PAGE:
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Manganese is an essential trace mineral needed for healthy skin, bone, and cartilage formation, as well as glucose tolerance. It also helps activate superoxide dismutase (SOD)—an important antioxidant enzyme.

Where is it found?

Nuts and seeds, wheat germ, wheat bran, leafy green vegetables, beet tops, tea, and pineapple are all good sources of manganese.

Manganese has been used in connection with the following conditions (refer to the individual health concern for complete information):

Science Ratings Health Concerns

Tardive dyskinesia



Osgood-Schlatter disease


Sprains and strains

Type 1 diabetes

Type 2 diabetes

3Stars Reliable and relatively consistent scientific data showing a substantial health benefit.
2Stars Contradictory, insufficient, or preliminary studies suggesting a health benefit or minimal health benefit.
1Star For an herb, supported by traditional use but minimal or no scientific evidence. For a supplement, little scientific support and/or minimal health benefit.

Who is likely to be deficient?

Many people consume less than the 2–5 mg of manganese currently considered safe and adequate. Nonetheless, clear deficiencies are rare. People with osteoporosis sometimes have low blood levels of manganese, suggestive of deficiency.1

How much is usually taken?

Whether most people would benefit from manganese supplementation remains unclear. While there is no recommended dietary allowance, the National Research Council’s “estimated safe and adequate daily dietary intake” is 2–5 mg.2 The Institute of Medicine recommends that intake of manganese from food, water and dietary supplements should not exceed the tolerable daily upper limit of 11 mg per day. In contrast, the 5–15 mg often found in high-potency multivitamin-mineral supplements is generally considered to be a reasonable level by many doctors, though many manufacturers are likely to reformulate their products to contain no more than 11 mg per daily amount.

Are there any side effects or interactions?

Amounts found in supplements (5–20 mg) have not been linked with any toxicity. Excessive intake of manganese rarely lead to psychiatric symptoms. However, most reports of manganese toxicity in otherwise healthy people have been in those people who chronically inhaled manganese dust at their jobs e.g., miners or alloy plant workers. Other sources of manganese intoxication are now recognized, including total parenteral nutrition (TPN) in patients who are being fed intravenously3 4 5 and pesticides containing manganese in agricultural workers who have been exposed.6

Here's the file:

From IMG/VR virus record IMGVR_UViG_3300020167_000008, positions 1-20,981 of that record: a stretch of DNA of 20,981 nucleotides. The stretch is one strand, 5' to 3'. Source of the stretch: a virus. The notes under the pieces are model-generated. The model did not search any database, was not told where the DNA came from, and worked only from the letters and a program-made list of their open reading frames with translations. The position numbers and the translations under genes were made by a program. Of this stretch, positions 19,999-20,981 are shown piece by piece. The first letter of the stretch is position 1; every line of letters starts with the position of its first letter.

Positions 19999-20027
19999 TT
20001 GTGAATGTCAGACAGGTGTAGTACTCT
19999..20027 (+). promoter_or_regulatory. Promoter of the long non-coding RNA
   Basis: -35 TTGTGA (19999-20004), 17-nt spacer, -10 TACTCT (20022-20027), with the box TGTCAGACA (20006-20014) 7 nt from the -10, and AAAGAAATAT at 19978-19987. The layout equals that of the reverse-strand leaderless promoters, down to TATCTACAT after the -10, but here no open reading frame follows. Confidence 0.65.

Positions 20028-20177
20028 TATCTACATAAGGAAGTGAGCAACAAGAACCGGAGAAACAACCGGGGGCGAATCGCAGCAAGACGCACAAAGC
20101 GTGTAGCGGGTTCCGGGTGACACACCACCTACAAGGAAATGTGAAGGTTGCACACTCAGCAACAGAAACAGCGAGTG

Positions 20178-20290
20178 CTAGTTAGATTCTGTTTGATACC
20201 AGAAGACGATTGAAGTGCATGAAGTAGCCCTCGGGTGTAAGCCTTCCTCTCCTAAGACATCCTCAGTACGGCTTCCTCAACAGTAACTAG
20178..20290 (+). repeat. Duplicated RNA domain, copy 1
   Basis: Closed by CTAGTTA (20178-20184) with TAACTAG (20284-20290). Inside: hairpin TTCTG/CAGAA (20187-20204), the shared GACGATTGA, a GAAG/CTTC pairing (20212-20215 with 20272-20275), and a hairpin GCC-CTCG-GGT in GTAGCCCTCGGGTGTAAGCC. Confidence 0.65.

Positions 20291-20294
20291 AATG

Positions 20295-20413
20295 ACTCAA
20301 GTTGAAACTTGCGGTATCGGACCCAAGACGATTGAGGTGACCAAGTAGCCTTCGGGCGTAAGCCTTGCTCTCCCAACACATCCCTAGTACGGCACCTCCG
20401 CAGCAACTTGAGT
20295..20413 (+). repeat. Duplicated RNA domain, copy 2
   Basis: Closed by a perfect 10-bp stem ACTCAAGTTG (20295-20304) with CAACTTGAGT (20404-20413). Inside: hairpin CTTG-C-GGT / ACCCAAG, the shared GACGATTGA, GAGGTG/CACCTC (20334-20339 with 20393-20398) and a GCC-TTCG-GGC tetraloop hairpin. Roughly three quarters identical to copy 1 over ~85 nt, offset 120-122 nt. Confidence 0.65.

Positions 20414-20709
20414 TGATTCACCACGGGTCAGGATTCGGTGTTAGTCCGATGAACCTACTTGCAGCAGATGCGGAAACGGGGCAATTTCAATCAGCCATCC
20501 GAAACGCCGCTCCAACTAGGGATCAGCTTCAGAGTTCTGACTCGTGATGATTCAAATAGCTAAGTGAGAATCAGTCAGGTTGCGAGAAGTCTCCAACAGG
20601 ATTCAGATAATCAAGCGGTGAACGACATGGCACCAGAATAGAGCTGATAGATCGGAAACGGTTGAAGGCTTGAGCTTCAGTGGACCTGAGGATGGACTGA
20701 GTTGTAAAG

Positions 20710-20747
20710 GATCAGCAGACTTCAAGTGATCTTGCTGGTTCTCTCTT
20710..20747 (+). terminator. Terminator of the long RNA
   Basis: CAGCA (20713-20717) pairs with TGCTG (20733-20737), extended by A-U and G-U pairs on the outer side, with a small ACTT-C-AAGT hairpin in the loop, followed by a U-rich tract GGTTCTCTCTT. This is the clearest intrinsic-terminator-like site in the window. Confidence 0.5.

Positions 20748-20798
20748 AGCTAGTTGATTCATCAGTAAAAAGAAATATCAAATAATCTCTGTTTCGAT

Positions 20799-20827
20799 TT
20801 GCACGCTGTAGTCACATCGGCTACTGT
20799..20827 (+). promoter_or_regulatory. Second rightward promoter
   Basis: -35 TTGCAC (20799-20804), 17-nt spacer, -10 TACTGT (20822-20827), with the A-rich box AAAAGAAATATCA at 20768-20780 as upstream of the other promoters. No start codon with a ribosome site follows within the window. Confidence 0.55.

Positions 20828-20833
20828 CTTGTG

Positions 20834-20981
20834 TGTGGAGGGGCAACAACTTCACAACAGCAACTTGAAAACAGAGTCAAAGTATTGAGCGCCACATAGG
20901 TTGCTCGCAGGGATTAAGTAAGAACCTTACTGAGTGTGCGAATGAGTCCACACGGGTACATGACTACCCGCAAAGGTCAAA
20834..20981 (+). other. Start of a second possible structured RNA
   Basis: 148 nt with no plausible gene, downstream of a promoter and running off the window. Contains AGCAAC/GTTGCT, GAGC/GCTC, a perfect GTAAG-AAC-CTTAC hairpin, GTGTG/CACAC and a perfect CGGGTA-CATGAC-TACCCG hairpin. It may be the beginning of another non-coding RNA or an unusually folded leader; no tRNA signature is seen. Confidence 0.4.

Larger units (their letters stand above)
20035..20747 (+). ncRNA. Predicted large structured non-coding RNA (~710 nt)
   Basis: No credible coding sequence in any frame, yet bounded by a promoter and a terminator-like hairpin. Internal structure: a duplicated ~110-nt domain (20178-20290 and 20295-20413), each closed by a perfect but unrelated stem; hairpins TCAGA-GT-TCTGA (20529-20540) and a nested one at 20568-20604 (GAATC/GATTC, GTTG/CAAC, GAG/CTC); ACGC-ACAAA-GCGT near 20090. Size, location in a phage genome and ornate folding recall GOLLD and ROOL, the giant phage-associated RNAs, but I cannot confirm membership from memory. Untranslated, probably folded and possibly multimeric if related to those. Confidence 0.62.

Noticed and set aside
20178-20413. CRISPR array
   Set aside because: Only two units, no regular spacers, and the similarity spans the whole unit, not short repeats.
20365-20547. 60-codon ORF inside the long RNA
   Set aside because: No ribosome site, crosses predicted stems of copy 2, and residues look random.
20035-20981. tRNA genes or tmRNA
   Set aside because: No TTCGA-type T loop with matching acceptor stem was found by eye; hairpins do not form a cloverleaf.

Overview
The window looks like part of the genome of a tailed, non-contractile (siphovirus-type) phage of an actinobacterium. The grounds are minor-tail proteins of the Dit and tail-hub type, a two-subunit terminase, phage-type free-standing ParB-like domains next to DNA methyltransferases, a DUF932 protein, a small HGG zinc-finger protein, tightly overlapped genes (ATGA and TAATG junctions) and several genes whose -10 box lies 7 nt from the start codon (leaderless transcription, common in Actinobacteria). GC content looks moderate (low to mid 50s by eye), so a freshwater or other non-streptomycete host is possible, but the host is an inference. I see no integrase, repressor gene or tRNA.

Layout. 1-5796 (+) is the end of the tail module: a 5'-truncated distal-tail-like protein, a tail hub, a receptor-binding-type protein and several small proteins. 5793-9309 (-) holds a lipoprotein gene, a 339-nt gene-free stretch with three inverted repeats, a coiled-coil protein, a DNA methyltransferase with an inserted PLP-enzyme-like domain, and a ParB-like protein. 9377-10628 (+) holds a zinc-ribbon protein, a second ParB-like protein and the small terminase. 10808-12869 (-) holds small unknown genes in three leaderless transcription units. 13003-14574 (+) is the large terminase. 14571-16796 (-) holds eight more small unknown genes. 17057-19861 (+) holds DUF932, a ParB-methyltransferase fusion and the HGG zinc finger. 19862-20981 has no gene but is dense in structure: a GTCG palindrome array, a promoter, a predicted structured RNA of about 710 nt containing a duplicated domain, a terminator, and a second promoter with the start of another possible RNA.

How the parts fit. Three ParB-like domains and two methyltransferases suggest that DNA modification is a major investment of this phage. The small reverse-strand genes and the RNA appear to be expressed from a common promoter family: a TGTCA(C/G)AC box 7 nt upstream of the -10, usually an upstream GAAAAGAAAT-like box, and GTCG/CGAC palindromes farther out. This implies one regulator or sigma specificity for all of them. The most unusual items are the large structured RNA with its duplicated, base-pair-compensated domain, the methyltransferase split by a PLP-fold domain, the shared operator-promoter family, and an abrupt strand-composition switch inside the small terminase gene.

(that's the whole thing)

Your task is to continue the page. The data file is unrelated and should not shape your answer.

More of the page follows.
Preliminary research suggests that people with cirrhosis7 or cholestasis (blocked bile flow from the gall bladder)8 may not be able to properly excrete manganese. Until more is known, these people should not supplement manganese. Manganese supplementation (3–5 mg per day) has caused severe hypoglycemia (low blood sugar) in a person with insulin-dependent diabetes.9 People with diabetes who want to take manganese should consult their doctor.

Several minerals, such as calcium and iron, and possibly zinc, reduce the absorption of manganese.10 Of these interactions, the link to iron may be the most important. In one study, women with high iron status had relatively poor absorption of manganese.11 In another report of manganese/iron interactions in women, increased intake of “non-heme iron”—the kind of iron found in most supplements—decreased manganese status.12 These interactions suggest that taking multi-minerals that include manganese may protect against manganese deficiencies that might otherwise be triggered by taking isolated mineral supplements, particularly iron.

Are there any drug interactions?
Certain medicines may interact with manganese. Refer to drug interactions for a list of those medicines.


1. Raloff J. Reasons for boning up on manganese. Science 1986;130:199 [review].

2. National Research Council. Recommended Dietary Allowances. 10th ed. Washington, DC: National Academy Press, 1989.

3. Nagatomo S, Umehara F, Hanada K, et al. Manganese intoxication during total parenteral nutrition: report of two cases and review of the literature. J Neurol Sci 1999;162:102–5.

4. Ejima A, Imamura T, Nakamura S, et al. Manganese intoxication during total parenteral nutrition. Lancet 1992;339:426 [letter].

5. Fell JM, Reynolds AP, Meadows N, et al. Manganese toxicity in children receiving long-term parenteral nutrition. Lancet 1996;347:1218–21.

6. Ferraz HB, Bertolucci PH, Pereira JS, et al. Chronic exposure to the fungicide maneb may produce symptoms and signs of CNS manganese intoxication. Neurology 1988;38:550–3.

7. Krieger D, Krieger S, Jansen O, et al. Manganese and chronic hepatic encephalopathy. Lancet 1995;346:270–4.

8. Staunton M, Phelan DM. Manganese toxicity in a patient with cholestasis receiving total parenteral nutrition. Anaesthesia 1995;50:665.

9. Rubenstein AH, Levin NW, Elliott GA. Hypoglycaemia induced by manganese. Nature (London) 1962;194:188–9.

10. Freeland-Graves JH. Manganese: an essential nutrient for humans. Nutr Today 1989;23:13–9 [review].

11. Finley JW. Manganese absorption and retention by young women is associated with serum ferritin concentration. Am J Clin Nutr 1999;70:37–43.

12. Davis CD, Malecki EA, Gerger JL. Interactions among dietary manganese, heme iron, and nonheme iron in women. Am J Clin Nutr 1992;56:926–32.

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